It used to be something else.

Photography: Marcio Delgado

Words: Marcio Delgado

Model: Ellis Kane


Until 2017, sustainability wasn’t really on my radar. For me, someone used to working with corporate content often driven by numbers and pie charts, it was a fancy word loved by brands trying to justify why they had a higher price tag. Occasionally, I would buy something organic or made of responsibly sourced materials. However, this was more by accident than via elaborate research or having put much thought into it.

Then, later in 2017, I was commissioned to fly to the United States to film for a global campaign featuring digital influencers from around the world. One of these influencers was Valeria Hinojosa, a Miami-based content creator who swapped a career in private baking to become a full-time conscious travel and lifestyle blogger, working alongside eco-friendly brands.

Since then, I have noticed more and more companies trying to do their part when it comes to creating a more sustainable world, from outsourcing recycled materials, to improving the way products are packaged and distributed.

Although by the end of last year more than 120 countries had banned plastic bags – with 60 more countries threatening to impose taxes for their single use – there is still lots more to be done as a 2019 World Wide Found (WWF) report estimated that an astonishing 570,000 tonnes of plastic is dumped into the Mediterranean Sea each year, which is the equivalent of 33,800 plastic bottles every minute.

So, where can we go from here? In June 2020 the UN will host an Oceans Conference in Portugal, where worldwide progress will be assessed, and countries will pledge to take measures to prevent plastic pollution. Fingers crossed.

Meanwhile, in between campaigns, I recently spent a whole morning shooting with solely sustainable products in East London. Here you can see the result of wide variety of items I worked with, as well as how the companies making them are having a genuinely positive environmental impact.

This used to be a plastic bottle

British ribbon maker Berisfords was already in business for six years before Alexander Parkes invented Parkensine, the first man-made plastic, in 1864. Then, when high-density polyethylene was introduced in the early 50s, plastic bottles started to be used on a commercial scale. This sparked environmental worries that persist today.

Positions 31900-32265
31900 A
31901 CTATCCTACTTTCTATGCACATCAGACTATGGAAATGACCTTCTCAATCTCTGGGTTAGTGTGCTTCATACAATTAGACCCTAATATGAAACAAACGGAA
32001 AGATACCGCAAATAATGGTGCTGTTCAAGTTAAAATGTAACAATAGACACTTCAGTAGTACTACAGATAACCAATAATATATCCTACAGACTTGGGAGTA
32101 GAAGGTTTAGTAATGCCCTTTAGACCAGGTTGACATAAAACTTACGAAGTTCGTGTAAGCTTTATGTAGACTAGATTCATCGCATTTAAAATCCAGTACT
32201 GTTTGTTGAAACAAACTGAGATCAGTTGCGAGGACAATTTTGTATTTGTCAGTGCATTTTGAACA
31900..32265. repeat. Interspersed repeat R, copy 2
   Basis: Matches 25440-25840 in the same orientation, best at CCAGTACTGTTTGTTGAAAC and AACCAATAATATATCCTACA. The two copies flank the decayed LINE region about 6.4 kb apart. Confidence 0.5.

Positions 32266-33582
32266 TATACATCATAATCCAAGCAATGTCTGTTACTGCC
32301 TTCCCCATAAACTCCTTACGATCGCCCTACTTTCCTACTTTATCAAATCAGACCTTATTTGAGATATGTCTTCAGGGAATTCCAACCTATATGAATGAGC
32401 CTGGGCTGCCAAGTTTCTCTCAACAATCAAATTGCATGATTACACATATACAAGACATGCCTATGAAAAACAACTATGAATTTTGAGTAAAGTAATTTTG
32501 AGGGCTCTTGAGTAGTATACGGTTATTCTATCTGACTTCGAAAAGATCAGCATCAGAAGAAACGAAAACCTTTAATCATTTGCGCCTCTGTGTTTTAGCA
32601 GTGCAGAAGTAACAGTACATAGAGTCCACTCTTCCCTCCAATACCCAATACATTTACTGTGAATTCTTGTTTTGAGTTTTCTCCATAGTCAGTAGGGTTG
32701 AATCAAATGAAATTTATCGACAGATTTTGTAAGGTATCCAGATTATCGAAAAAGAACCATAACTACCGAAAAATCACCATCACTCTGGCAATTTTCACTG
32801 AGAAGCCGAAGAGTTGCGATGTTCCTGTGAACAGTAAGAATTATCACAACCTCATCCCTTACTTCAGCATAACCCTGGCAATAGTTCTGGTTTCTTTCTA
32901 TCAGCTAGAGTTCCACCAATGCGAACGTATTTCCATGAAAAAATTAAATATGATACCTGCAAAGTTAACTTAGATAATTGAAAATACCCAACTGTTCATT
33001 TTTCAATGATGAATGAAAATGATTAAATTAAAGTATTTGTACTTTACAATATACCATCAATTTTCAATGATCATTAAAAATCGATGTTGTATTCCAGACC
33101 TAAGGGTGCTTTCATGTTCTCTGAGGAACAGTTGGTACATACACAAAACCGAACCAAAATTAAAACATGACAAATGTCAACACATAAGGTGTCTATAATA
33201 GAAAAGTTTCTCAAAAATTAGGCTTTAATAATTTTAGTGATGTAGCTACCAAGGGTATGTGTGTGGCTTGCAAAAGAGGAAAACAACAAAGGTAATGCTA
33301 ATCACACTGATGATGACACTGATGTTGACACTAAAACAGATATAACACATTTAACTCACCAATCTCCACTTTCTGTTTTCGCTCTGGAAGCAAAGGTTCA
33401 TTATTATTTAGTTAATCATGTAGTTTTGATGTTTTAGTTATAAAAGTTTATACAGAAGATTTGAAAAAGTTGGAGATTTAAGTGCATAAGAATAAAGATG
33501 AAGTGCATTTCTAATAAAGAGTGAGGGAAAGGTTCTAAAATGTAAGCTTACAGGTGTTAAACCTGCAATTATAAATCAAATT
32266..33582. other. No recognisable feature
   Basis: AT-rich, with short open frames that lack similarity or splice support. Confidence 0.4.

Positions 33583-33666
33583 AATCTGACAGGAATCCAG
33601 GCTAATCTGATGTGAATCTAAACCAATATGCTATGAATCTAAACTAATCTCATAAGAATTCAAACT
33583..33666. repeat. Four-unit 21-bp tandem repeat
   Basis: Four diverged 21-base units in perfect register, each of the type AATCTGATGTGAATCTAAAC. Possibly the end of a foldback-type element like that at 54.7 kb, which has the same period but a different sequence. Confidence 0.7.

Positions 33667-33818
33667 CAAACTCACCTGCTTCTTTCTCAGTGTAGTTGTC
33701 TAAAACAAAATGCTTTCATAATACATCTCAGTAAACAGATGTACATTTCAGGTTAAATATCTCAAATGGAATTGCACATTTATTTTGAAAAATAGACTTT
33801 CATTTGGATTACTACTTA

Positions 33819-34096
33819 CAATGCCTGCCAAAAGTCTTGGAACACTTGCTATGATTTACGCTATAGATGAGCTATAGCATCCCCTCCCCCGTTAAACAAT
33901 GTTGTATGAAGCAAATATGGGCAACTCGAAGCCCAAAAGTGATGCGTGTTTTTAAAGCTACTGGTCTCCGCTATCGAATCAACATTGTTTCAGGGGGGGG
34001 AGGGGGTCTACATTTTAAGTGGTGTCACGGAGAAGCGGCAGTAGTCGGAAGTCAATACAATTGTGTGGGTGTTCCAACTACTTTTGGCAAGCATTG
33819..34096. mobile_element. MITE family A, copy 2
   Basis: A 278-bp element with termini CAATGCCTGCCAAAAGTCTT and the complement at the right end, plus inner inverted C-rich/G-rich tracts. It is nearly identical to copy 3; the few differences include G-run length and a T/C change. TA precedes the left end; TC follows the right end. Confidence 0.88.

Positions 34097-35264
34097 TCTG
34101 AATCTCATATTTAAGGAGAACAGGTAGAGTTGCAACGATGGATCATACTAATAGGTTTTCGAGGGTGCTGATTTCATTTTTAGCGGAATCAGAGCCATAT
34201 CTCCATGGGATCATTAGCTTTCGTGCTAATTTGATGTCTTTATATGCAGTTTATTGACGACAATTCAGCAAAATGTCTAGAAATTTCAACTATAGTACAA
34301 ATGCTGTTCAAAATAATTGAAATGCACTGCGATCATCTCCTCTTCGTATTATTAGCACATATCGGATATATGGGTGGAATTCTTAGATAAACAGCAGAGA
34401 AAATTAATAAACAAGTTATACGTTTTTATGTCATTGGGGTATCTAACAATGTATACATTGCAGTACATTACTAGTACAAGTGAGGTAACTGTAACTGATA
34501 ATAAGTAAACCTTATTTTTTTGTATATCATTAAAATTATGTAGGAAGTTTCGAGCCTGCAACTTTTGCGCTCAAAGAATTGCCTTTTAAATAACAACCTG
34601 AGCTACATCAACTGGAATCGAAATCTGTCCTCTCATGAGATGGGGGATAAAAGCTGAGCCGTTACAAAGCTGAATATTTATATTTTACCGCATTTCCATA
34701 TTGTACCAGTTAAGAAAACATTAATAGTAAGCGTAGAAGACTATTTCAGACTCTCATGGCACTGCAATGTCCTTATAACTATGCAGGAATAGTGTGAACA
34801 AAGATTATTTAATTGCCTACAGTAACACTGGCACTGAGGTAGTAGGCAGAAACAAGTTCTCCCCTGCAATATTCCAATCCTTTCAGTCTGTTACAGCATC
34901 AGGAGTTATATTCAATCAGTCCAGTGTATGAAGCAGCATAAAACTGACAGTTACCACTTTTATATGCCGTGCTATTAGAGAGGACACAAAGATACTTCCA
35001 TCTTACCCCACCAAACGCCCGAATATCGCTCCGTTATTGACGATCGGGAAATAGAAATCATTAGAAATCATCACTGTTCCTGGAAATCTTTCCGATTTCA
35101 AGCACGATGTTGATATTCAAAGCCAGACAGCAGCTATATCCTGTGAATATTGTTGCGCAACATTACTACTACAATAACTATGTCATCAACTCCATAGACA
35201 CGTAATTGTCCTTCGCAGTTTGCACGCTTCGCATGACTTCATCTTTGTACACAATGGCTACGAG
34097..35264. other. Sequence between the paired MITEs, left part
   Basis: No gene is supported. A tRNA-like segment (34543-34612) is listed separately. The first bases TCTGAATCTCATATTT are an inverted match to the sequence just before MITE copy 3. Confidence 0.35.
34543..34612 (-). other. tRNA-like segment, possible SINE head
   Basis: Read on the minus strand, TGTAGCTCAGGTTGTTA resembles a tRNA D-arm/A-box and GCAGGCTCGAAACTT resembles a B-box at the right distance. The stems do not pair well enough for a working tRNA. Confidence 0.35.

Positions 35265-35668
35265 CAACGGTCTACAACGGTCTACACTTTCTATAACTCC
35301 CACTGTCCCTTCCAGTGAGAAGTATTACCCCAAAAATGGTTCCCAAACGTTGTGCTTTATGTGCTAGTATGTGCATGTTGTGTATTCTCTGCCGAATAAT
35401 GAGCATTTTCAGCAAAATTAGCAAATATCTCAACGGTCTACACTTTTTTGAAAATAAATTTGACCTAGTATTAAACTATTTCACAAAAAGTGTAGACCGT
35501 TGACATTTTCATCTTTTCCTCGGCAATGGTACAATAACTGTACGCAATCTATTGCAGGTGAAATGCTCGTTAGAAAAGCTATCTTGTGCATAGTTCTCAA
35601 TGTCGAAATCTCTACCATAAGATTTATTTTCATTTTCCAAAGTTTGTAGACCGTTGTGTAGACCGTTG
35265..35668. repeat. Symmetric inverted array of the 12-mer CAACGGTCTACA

In 2019, this 158-year-old company partnered with a leading European yarn supplier to develop Newlife, a double-faced satin ribbon woven with yarns made from 100% recycled plastic bottles. The journey for this ribbon starts with the collection of plastic bottles via recycling points within mainland Europe. After the cleaning process, bottles are broken down into smaller plastic flakes before being converted in filaments that will become certified 100% recycled yarns.

From bottle to necks

Investing in fashion that saves water and reducing greenhouse gas emissions – British online fashion retailer, ASOS, has several items made in a sustainable way.

Featured here is a recycled poly-satin scarf made with a leopard baroque print. The polyester used is made from plastic bottles and textile waste that have been processed into plastic chips and melted into new fibres. From £14.00

This used to be a shirt

All of Soumate’s products are knit from pre-consumer, recycled cotton yarn.

Made of remnants collected from t-shirt factories, that would normally go into a landfill, this American company’s products avoid the use of any additional dyes or colours. The outcome is eco-friendly colourful socks that are sold worldwide.

The vegan lipstick

German manufacturer Lavera has won over 350 awards for its pursuit of making organic and vegan cosmetics using 100% natural ingredients. Its name has Latin roots, coming from the word for ‘the truth’. The lipstick swatches on the model’s face were made using Lavera Maroon Kiss 009 Bio lipstick.

A new lease of life

Spanish manufacturer Relevo gives a second chance to plastic with its 100% petrol-free recycled bin bags where old used plastic bags are turned into new ones and sold across Europe. Besides regular collaborations with foundations and NGOs, a % of the company’s revenue is put back into educational programs on recycling.

From £3.99 on

Marcio Delgado – is a London-based Journalist, producer and photographer working with brands and content creators in Europe, USA, Asia and Latin America.

More about sustainability and behind the scenes: @marcio_delgado